The sound of Cairo-based producer, Hassan Abou Alam is immediately gripping. An arresting synergy of noise-inflected club and traditional folk music, his productions are forged out of spontaneous experiments with both digital and analogue instruments. His live performance for Boiler Room last year, a cacophony of pummelling drums, rugged basslines and frenetic kicks, offered us a glimpse of the artist in his most concentrated, productive state. Even when mediated through a laptop screen, it’s infectiously energetic.
For Hassan, each live performance is an opportunity to approach his productions from a new angle. A chance to destroy everything and, in so doing, allow his sound to transform into something entirely new. His release on Violet’s Naivety label soared up Bandcamp’s best-selling list earlier this year. Since, he has been busy working on a new release for the Cairo-based outfit, Rakete. The result of months spent producing under Egypt’s national lockdown, this latest EP is a testament to his extraordinary ability to find inspiration in the minutiae of his immediate environment.
Freya Caldwell had the chance to catch up with Hassan. Re-tracing his journey into electronic music, unpacking the intricacies of his productions and reflecting on the transformative experience of collaboration.
What first sparked your interest in electronic music? And when did you begin producing music yourself?
I got my first release in 2008. I was fifteen then so I must have been making music a year or two before then. My uncle got me into music, he DJs and he does a bit of music as well, just for fun. I think I was eleven or twelve and Virgin Megastores had just opened in Cairo. He took me to get my birthday gift from there. They had ‘Say Hello’ by Deep Dish on and it was my first time listening to music of that kind. I was like, “Whoa, what is this?” and then he was like, “Oh, I have a bunch of gear, I’ll show you how it works”. That’s how I think it started, oddly enough, although I’m very far away from that now. Even just one track can be your introduction into electronic music, that’s all it takes, to be like, “this is really cool, I’ve never heard anything like this before”.
Let’s talk a bit about, T44, your release on Violet’s label, Naivety, from earlier this year. It did really well on Bandcamp, which must have felt amazing! Can you tell us about how you became affiliated with the label?
I’ve played with a lot of people here in Cairo but for some reason, when I played with Violet, I felt very comfortable with her. Normally I don’t send out demos to anyone. I just go with the flow and whatever happens, happens. I just decided that I felt very comfortable with her, so I sent her ‘Elevate’ and ‘T44’. She loved them! We’ve been friends since we played together, exactly a year ago, I think. She had this compilation that came out, for Black Lives Matter, ‘No Justice No Peace’ and I was truly honoured to be a part of that too.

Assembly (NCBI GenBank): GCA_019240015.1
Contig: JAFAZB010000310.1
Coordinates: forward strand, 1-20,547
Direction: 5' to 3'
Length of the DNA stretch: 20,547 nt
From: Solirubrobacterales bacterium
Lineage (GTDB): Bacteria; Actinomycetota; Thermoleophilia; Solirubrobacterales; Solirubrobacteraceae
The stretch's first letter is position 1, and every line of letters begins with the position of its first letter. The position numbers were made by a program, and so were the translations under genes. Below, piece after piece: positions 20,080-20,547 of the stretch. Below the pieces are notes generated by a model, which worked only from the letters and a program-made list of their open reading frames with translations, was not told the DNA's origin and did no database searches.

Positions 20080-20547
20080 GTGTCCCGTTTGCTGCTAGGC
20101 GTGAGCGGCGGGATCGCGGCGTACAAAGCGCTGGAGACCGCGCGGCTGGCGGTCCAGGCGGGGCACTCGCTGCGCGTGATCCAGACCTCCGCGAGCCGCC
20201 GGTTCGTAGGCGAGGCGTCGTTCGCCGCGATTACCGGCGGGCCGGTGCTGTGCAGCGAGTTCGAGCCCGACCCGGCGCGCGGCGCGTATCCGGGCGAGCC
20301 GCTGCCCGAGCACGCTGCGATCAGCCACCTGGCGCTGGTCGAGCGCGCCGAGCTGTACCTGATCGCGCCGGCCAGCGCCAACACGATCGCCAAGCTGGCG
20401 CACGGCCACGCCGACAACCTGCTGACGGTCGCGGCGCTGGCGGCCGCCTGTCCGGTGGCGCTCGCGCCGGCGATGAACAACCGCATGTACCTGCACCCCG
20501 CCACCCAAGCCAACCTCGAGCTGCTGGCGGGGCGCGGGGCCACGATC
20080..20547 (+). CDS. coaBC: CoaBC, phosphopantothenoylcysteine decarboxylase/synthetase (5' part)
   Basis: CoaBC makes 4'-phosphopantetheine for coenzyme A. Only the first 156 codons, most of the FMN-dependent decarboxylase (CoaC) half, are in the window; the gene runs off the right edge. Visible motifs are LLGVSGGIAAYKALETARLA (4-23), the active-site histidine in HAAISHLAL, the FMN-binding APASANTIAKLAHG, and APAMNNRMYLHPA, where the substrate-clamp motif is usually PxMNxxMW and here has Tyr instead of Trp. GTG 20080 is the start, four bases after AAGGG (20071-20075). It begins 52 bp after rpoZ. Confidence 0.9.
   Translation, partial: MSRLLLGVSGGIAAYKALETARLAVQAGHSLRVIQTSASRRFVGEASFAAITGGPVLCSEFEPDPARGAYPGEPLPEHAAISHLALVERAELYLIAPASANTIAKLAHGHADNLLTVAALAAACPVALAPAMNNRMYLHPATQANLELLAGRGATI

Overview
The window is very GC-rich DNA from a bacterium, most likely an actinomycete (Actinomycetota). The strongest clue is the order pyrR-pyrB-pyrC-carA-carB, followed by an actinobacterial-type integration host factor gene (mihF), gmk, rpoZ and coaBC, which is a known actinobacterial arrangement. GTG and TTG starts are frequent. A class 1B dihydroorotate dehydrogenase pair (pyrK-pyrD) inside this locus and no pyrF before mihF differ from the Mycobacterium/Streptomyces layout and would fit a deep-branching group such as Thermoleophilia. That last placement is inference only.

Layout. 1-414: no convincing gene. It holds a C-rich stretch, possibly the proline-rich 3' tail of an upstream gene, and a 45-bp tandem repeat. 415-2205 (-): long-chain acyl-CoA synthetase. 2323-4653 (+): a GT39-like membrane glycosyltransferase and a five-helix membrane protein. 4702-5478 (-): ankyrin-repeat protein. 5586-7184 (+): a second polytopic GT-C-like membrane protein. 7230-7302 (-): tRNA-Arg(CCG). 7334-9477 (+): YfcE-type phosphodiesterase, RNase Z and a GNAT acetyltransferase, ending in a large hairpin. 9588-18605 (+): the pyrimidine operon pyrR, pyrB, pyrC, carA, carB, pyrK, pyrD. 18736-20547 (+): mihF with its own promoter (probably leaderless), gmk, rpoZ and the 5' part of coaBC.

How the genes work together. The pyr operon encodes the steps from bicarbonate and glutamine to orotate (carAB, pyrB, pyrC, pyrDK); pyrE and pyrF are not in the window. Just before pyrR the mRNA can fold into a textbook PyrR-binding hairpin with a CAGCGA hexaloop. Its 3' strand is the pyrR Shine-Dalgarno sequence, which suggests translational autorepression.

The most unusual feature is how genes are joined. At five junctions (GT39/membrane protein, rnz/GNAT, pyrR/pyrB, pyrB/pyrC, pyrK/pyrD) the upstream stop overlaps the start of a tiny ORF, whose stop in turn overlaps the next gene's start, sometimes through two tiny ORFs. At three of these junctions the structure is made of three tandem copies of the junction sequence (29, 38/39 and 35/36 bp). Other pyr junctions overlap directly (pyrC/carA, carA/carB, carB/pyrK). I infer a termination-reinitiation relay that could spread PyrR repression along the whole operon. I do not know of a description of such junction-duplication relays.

Basically, during Corona part one I went to my friend’s place in El Gouna, on the Red Sea. Everything was very confusing, you’d hear about all these people catching Corona, and you’re like, what’s going on in the world. For some reason, I woke up every day and I was super inspired to write music. So, I started writing music. I used to work every day.
I didn’t know where all the inspiration was coming from. I’d been with them for like four months, we were quarantining together. These friends of mine actually got married recently, a few days ago, so that actually had something to do with the title; the hope. El Gouna is also on the sea, so you’d wake up everyday with this amazing view. It’s inspiring and everything, but at the same time, there’s chaos happening in the world.
The new release weaves beautifully between techno, breaks and touches upon elements of noise. The tracks also feature playfully manipulated vocals. Can you tell us more about how you gathered and used these obscured, background sounds?
With ‘Hope Amidst Despair’, you can notice there’s ambience in the beginning of most of the tracks; there’s noise and people talking and a bunch of things banging and clanging. That’s actually from my voice recorder. I got this field recorder and I just used to tell my friends “I’m gonna record this conversation, we’re going to just put the voice recorder on the side and record what’s going on and I’ll use parts of it in my productions”.
There’s a layer of my vocals in ‘Tool 3’ because, during Corona, I had to do this presentation and I had it recorded. I tuned the vocals to the track and cut them up into little pieces so that’s the vocal layer in the background.
I love this idea of recording everyday situations and drawing them into your music. Is that where you get a lot of your inspiration? from the people around you?
Yeah. For that period of time, I felt like we were in this together. We were a team waking up every morning and surviving together. It was a nice feeling. Obviously, they were inspiring, they played a big role in all the music. I actually gave them a song for the data x press vol. 1 compilation on Casa Voyager, ‘N+B’ is the initials of the friends I was staying with. It was a tribute to them more or less.
So obviously your immediate environment is a big source of inspiration for your music but, more broadly, how has growing up in Egypt influenced you as an artist